As of 2000, there were 4 students in Mund who came from another municipality, while 49 residents attended schools outside the municipality.[15]


  1. ^ Nomenklaturen – Amtliches Gemeindeverzeichnis der Schweiz (in German) accessed 9 February 2013
  2. ^ a b Mund in German, French and Italian in the online Historical Dictionary of Switzerland.
  3. ^ a b c d e f g h i Swiss Federal Statistical Office accessed 9 February 2013
  4. ^ Flags of the accessed 26-August-2011
  5. ^ Swiss Federal Statistical Office - Superweb database - Gemeinde Statistics 1981-2008 (in German) accessed 19 June 2010
  6. ^ a b c d e STAT-TAB Datenwürfel für Thema 40.3 - 2000 Archived 2013-08-09 at the Wayback Machine (in German) accessed 2 February 2011
  7. ^ Ständige Wohnbevolkerung nach Geschlecht und Heimat am 31.12.2009.xls (in German and French) accessed 24 August 2011
  8. ^ a b Swiss Federal Statistical Office STAT-TAB - Datenwürfel für Thema 09.2 - Gebäude und Wohnungen Archived 2014-09-07 at the Wayback Machine (in German) accessed 28 January 2011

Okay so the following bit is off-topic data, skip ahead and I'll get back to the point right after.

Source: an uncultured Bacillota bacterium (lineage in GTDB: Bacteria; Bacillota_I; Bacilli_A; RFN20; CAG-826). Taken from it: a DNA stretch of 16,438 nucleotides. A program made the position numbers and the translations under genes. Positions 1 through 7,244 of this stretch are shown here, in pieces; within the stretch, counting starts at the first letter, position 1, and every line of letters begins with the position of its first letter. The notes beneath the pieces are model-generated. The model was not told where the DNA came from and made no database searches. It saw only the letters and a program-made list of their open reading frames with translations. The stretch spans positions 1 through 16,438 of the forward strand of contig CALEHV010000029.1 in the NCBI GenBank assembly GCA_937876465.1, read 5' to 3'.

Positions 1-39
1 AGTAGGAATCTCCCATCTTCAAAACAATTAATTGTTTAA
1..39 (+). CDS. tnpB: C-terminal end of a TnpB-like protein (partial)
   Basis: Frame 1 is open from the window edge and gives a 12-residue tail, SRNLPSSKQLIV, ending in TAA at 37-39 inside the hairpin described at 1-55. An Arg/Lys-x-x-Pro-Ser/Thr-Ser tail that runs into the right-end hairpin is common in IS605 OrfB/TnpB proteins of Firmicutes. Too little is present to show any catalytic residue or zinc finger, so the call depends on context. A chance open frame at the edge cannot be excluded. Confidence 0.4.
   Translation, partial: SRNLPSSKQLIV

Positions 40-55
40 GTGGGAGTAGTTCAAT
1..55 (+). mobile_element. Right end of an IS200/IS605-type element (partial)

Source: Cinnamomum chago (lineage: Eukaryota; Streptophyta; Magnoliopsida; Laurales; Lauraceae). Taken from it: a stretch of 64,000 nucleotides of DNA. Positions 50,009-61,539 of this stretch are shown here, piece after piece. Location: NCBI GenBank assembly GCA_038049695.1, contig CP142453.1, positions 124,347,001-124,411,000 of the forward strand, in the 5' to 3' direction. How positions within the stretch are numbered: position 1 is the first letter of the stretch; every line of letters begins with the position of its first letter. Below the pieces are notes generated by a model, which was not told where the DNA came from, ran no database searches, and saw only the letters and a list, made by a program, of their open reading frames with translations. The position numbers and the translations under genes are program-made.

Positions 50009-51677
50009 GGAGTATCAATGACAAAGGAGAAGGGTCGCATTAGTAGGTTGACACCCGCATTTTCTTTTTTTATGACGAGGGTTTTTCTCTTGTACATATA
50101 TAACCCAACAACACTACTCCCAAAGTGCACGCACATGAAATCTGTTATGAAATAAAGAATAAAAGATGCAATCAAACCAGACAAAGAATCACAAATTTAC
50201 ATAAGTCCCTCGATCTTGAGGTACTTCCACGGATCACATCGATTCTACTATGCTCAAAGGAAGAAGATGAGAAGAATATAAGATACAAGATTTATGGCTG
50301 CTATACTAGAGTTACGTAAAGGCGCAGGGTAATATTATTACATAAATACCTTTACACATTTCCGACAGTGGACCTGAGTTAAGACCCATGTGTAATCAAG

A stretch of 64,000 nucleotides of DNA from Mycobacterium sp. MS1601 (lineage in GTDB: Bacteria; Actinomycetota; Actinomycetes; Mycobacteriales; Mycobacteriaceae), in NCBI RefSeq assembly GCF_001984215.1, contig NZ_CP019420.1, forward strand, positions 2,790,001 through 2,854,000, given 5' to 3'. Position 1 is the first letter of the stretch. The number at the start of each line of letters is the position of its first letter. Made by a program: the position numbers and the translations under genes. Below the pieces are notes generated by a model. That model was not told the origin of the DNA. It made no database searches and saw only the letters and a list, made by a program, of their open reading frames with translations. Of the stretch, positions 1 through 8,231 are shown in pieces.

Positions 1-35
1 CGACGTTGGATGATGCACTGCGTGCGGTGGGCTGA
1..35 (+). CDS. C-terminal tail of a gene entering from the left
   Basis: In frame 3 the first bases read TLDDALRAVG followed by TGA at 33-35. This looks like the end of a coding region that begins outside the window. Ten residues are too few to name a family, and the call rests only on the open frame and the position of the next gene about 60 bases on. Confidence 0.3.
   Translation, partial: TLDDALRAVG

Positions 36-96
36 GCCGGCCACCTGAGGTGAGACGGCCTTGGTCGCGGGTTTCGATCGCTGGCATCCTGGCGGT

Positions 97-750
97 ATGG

9. ^ Swiss Federal Statistical Office STAT-TAB Bevölkerungsentwicklung nach Region, 1850-2000 Archived 2014-09-30 at the Wayback Machine (in German) accessed 29 January 2011
  10. ^ "Kantonsliste A-Objekte". KGS Inventar (in German). Federal Office of Civil Protection. 2009. Archived from the original on 28 June 2010. Retrieved 25 April 2011.
  11. ^ Swiss Federal Statistical Office, Nationalratswahlen 2007: Stärke der Parteien und Wahlbeteiligung, nach Gemeinden/Bezirk/Canton (in German) accessed 28 May 2010
  12. ^ Staatsratswahlen vom 1. März 2009 (in German) accessed 24 August 2011
  13. ^ Ständeratswahl 2007 (in German) accessed 24 August 2011
  14. ^ Swiss Federal Statistical Office STAT-TAB Betriebszählung: Arbeitsstätten nach Gemeinde und NOGA 2008 (Abschnitte), Sektoren 1-3 Archived 2014-12-25 at the Wayback Machine (in German) accessed 28 January 2011
  15. ^ a b Swiss Federal Statistical Office - Statweb Archived 2012-08-04 at (in German) accessed 24 June 2010
  16. ^ EDK/CDIP/IDES (2010). Kantonale Schulstrukturen in der Schweiz und im Fürstentum Liechtenstein / Structures Scolaires Cantonales en Suisse et Dans la Principauté du Liechtenstein (PDF) (Report). Retrieved 24 June 2010.
  17. ^ Obligatorische Schulzeit (in German) accessed 24 August 2011

External links[edit]